Table 3: Summary of typical properties of high-density concretes.
Concrete type/ Property
Unit
Barytes
Magnetite
Chilcon coarse natural sand
Chilcon coarse

Use of Spectrophotometry in Enzyme Kinetics

An enzyme catalyses the conversion of a substrate to a product. The rate of the catalysed reaction or the activity of the enzyme can be determined by measuring either the decrease in substrate concentration or the increase in product concentration as a function of the reaction time. The development of an enzymatic reaction is monitored by the alteration in absorbance as a function of time – due to the differing absorbance values of the substrate and product. As absorbance changes correspond linearly with the changes in concentration, these changes can be calculated directly from the absorbance data (when provided with the absorption coefficients of the reacting species).
If there is no significant difference in absorbance values of the substrate and product, colour derivatives can be synthesized with chromophoric reporter groups. As such, a ‘silent’ enzyme reaction with a colourless product can be linked with another enzyme reaction that uses the product of the initial enzymatic reaction for a conversion that initiates a change in absorbance. The introduction of an NADH-consuming or NADH-producing reaction is often employed as changes in NADH concentration are easily followed by the strong change in absorbance at 340 nm.
Alkaline Phosphatase
One of the first enzyme determinations to gain pervasive acquiescence in clinical medicine was the measurement of alkaline phosphatase activity and it is still widely used today. Alkaline phosphatase catalyses the cleavage of ester bonds in phosphoric acid (Figure 1).
Human serum alkaline phosphatase can hydrolyse natural phosphates found in bone, kidney and intestines. P-nitrophenylphosphate can be hydrolysed by this enzyme to yield the alcohol p-nitrophenol, which absorbs strongly in alkali at 405nm. Two problems encountered in many past and currently used alkaline phosphatase methods are (1) the long incubation times required due to the extremely low concentration of alkaline phosphatase in serum; and (2) phosphate inhibition either from endogenous orthophosphate in the sample or from that released during the hydrolysis of the substrate. Therefore a new method should minimize the influence of these two factors, and ideally, any spectrophotometric procedure should be based upon the measurement of a highly absorbing reaction product at a wavelength where the substrate has negligible absorbance. Fortunately, hydrolysis of the colourless substrate p-nitrophenolphosphate in alkaline solution, to form the highly coloured yellow product p-nitrophenolate ion, fulfils these requirements.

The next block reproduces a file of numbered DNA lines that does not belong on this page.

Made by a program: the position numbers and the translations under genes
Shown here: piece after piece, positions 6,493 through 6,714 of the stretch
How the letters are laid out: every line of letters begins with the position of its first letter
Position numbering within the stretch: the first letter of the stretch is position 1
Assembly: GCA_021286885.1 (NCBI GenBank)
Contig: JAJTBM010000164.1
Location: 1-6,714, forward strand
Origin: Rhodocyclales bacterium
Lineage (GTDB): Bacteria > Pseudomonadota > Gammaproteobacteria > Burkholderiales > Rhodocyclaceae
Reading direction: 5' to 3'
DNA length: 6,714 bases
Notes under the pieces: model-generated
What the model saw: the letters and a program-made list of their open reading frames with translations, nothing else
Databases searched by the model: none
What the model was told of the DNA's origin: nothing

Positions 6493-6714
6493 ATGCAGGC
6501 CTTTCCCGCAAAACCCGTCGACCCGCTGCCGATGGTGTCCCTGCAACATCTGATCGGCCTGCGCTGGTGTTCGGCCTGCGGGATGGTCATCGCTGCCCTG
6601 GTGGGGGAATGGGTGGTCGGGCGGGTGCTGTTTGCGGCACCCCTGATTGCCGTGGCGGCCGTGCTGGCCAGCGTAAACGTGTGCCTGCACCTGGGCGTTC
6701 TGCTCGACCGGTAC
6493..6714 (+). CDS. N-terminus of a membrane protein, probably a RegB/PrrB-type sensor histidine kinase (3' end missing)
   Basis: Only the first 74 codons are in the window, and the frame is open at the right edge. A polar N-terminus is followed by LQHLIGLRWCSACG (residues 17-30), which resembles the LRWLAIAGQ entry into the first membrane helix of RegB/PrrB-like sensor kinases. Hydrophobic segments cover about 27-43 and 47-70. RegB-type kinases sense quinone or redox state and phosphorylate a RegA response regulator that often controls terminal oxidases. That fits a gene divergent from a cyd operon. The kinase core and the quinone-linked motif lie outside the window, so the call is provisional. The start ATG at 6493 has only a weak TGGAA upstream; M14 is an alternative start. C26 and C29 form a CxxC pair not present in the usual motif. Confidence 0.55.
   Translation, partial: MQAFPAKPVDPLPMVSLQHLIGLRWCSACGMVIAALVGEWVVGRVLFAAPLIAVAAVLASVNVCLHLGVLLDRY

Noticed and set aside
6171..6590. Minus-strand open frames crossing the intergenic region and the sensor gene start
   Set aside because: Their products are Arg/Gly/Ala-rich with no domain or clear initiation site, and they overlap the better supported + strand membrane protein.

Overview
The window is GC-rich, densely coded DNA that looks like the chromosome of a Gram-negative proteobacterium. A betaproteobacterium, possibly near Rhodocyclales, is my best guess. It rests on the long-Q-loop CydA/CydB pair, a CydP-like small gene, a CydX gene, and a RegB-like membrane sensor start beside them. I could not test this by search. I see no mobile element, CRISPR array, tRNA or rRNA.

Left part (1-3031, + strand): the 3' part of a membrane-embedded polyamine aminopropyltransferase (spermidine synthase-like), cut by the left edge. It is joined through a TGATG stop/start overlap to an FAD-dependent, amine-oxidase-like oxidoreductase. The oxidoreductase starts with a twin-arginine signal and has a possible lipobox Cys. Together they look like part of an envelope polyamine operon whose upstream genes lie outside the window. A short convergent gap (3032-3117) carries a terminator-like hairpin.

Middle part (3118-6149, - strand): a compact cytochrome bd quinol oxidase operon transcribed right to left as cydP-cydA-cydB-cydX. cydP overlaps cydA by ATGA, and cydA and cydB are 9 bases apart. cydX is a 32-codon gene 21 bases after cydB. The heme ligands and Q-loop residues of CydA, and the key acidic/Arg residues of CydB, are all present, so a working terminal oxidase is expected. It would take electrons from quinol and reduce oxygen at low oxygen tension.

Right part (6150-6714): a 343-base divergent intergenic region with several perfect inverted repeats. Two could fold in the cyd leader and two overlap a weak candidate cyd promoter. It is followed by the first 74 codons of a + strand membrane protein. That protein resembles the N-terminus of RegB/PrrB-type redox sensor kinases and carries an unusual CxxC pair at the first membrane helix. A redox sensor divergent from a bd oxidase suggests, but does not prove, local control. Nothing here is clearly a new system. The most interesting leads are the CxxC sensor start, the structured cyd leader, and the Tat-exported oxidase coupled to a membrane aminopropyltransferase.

In this experiment, the kinetics of hydrolysis of P-nitrophenolphosphate by alkaline phosphatase will be measured.
The activity of these enzymes can be measured by following the liberation of phosphate or of the other product released by hydrolysis. The assay can be simplified by using a substrate whose phosphate-free product is highly coloured. In this experiment, we will utilize p-nitrophenol phosphate as the substrate, which upon hydrolysis releases phosphate to generate p-nitrophenol under alkaline conditions. P-nitrophenol has a high molar absorptivity at 405 nm (e405 = 18.8 x 103 M-1cm-1).
The purpose of this research endeavour was to determine the use of enzymes in biological systems, to use a spectrophotometer to assess the kinetics of the enzyme alkaline phosphatase, as well as to analyse the effects of incubation time, enzyme concentration and also to determine the optimal pH at which alkaline phosphatase acts.
The success of such a method depends upon (1) the use of a suitable analytical procedure for the precise determination of small amounts of reducing sugar, and (2) a careful standardisation of the technique for mixing enzyme and substrate, withdrawing samples, and arresting the reaction in these samples.
Materials and Methods Construction of Standard p-Nitrophenol Graph
The standard consisted of a series of test tubes of final volume 11.1ml. Volumes 0.1mM p-nitrophenol 0, 0.5, 1.0, 1.5, 2.5, 3.5, 5.0, 7.0, 10.0 were added to each test tube. 0.02M NAOH sufficient enough to bring the final volume up to 11.1ml was added. Test tubes were mixed by inversion and quantified against the blank sample using absorbance determinations conducted on a spectrophotometer at 405nm. Standard curve preparation is both labour intensive and error prone, with quantitative accuracy being dependent on both the accuracy of standard quantification and the quality of standard curve construction. http://www.ncbi.nlm.nih.gov/pmc/articles/PMC169985/